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Estimating medical costs for 2018:  Part 1 – HSAs and FSAs

October 17, 2017

By Pam Leibfried

It’s that time of year again – annual “open enrollment” for next year’s benefit plans! Most American employees who get their healthcare coverage through their employer will be enrolling in 2018 benefits this month or next. For many of you, that includes estimating out-of-pocket medical costs for the coming year so you can make sure the contributions to your Health Savings Account (HSA) and/or Flexible Spending Account (FSA) are as accurate as possible.

Obviously, none of us can predict if someone in our family will have an accident or be diagnosed with a disease that requires ongoing treatment. But there are some costs that you can predict for the coming year. Accounting for them at enrollment time allows you to set aside a more accurate amount of pre-tax dollars to cover those expenses.

In my previous job before Alliant, I edited the company's benefits enrollment materials, and I know that one of the things that most confused employees was the difference between HSAs and FSAs. Below, I’ll explain what HSAs and FSAs are and what they may or may not cover. Thursday, in Part 2 of our Open Enrollment series, we'll review a few of the costs to consider when estimating your HSA and FSA contributions for next year.

Please note:

  • For the purposes of this article, we are discussing only cost estimates for HSA and FSA accounts through employer-provided benefit plans for current employees. COBRA plans are different, so if you have been laid off, the limits and rules below may not apply to you, and you’ll need to consult your COBRA plan documents. Similarly, if you are self-employed or don’t get health coverage from your employer, your coverage options may be different. provides guidance on the process of pricing medical policies if you are not covered by an employer healthcare plan.
  • Medical coverage varies widely from one medical plan to another. Although the information below provides tips on some of the general categories of expense you may incur, it is in no way an all-inclusive or universal list of all potential medical expenses for all plans. Carefully review the information provided to you by your company’s benefits team so you can more accurately estimate the potential expenses you’ll face under your particular plan. 

What's a health savings account (HSA)? 

An HSA is a pre-tax spending account available only to someone enrolled in an eligible high-deductible health plan (HDHP) who has no other health insurance coverage. You contribute pretax funds into your HSA to cover your plan’s deductible and other eligible medical expenses not covered by your HDHP. If you don’t use all your contributions during the year, you can keep the remaining dollars to use for future eligible medical expenses. IRS rules set these 2018 contribution limits:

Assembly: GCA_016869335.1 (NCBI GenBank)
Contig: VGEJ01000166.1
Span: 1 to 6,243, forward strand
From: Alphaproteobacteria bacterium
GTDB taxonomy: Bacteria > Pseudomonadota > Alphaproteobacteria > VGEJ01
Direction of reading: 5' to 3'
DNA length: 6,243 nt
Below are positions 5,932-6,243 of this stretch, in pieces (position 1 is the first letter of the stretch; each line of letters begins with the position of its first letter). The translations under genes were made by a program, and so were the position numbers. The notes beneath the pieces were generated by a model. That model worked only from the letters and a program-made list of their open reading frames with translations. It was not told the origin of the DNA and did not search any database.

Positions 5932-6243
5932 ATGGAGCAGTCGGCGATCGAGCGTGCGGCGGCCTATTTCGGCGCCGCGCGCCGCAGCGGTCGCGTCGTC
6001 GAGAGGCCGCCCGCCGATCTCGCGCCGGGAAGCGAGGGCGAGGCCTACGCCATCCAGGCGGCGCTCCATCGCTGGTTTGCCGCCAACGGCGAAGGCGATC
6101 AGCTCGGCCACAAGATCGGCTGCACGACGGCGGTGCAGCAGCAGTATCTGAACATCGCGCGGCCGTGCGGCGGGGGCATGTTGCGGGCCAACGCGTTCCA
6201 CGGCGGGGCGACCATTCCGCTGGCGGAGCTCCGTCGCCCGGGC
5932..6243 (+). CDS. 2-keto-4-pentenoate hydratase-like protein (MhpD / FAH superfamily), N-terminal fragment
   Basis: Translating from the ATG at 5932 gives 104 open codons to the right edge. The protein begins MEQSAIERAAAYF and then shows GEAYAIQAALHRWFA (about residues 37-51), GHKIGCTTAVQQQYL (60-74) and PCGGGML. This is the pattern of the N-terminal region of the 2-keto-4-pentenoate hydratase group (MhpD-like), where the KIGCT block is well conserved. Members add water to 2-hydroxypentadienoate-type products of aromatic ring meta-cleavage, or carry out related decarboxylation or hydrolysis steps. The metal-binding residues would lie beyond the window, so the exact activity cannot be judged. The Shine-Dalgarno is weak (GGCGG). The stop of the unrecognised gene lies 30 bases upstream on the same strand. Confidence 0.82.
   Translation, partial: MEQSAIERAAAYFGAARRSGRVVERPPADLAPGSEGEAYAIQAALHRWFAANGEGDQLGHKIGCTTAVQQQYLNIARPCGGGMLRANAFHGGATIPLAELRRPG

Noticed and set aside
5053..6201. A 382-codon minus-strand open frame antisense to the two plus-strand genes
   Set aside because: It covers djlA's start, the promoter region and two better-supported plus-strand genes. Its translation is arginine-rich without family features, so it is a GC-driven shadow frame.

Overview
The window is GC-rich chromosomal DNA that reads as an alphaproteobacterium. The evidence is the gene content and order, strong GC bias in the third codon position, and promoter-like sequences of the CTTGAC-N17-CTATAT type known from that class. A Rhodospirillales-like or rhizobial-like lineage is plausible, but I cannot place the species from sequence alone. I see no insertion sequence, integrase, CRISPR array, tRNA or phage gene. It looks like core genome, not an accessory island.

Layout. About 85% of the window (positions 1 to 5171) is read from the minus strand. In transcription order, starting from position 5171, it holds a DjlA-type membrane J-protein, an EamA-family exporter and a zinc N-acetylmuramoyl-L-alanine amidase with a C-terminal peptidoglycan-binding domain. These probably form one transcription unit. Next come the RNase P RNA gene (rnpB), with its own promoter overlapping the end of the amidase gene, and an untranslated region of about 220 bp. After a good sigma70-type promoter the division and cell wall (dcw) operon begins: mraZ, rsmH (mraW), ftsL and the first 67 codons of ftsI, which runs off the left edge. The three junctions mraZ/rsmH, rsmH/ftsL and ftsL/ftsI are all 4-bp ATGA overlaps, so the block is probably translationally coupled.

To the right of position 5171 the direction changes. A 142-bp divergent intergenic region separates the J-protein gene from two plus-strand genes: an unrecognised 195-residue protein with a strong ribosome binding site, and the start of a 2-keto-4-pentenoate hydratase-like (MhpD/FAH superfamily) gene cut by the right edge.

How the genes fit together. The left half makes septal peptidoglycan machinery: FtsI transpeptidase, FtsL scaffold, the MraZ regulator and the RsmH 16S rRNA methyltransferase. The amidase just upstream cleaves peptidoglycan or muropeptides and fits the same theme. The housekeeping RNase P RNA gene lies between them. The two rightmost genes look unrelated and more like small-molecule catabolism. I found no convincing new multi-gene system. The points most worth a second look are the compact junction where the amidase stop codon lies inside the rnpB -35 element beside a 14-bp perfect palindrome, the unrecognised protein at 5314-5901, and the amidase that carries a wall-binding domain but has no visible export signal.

• Up to $3,450 for an individual
  • Up to $6,900 for a family
  • Employees 55 or older may contribute an additional $1,000

The limits listed above include any employer-paid contributions or matching funds, if your company offers them. For example, if your company contributes $500 into each employee’s HSA, you can personally contribute only $2,950 for individual coverage or $6,400 for family coverage (or $3,950 and $7,400 if you are over 55).

What's a flexible spending account (FSA)? 

FSAs are spending accounts that let you set aside pretax funds to get reimbursed for eligible medical expenses. They are not offered in tandem with a specific type of coverage (like HSAs are offered only in tandem with HDHPs). The IRS allows a maximum of $2,600 in annual pre-tax contributions into FSAs in 2018. Until 2014, FSAs were “use it or lose it” accounts, and any funds not used by the end of the calendar year were forfeit, but those rules have changed, and companies now have the option to allow carryover dollars. However, it is up to the company to decide if they’ll offer the carryover option and what amount you are allowed to carry over. So your employer may not allow any carryover at all, which means that you need to consult your company’s benefits materials to find out what your plan allows.

Limited Purpose FSAs. Please note that if you have an HSA, the IRS still allows FSA contributions, but only to a Limited Purpose FSA:

  • Employers choose whether to offer this option or not, and if they do, FSA contributions may be used to reimburse only dental, vision, and preventative expenses.
  • Depending on your financial circumstances, you may not want to contribute to a limited purpose FSA even if it is offered to you.
  • Many employees choose not to enroll in their company’s limited purpose FSA unless they’re maxing out their HSA contribution and expecting annual expenses that will exceed their HSA balance.
  • If you're using your HSA as part of a strategy to build long-term, tax-free savings, you'll likely want to max out your HSA contribution and also contribute to your limited-purpose FSA for any anticipated vision and dental expenses. By maximizing the amount of pre-tax contributions using both accounts, you'll lower your taxable income and end up with more dollars growing tax-free in your HSA for future medical needs.*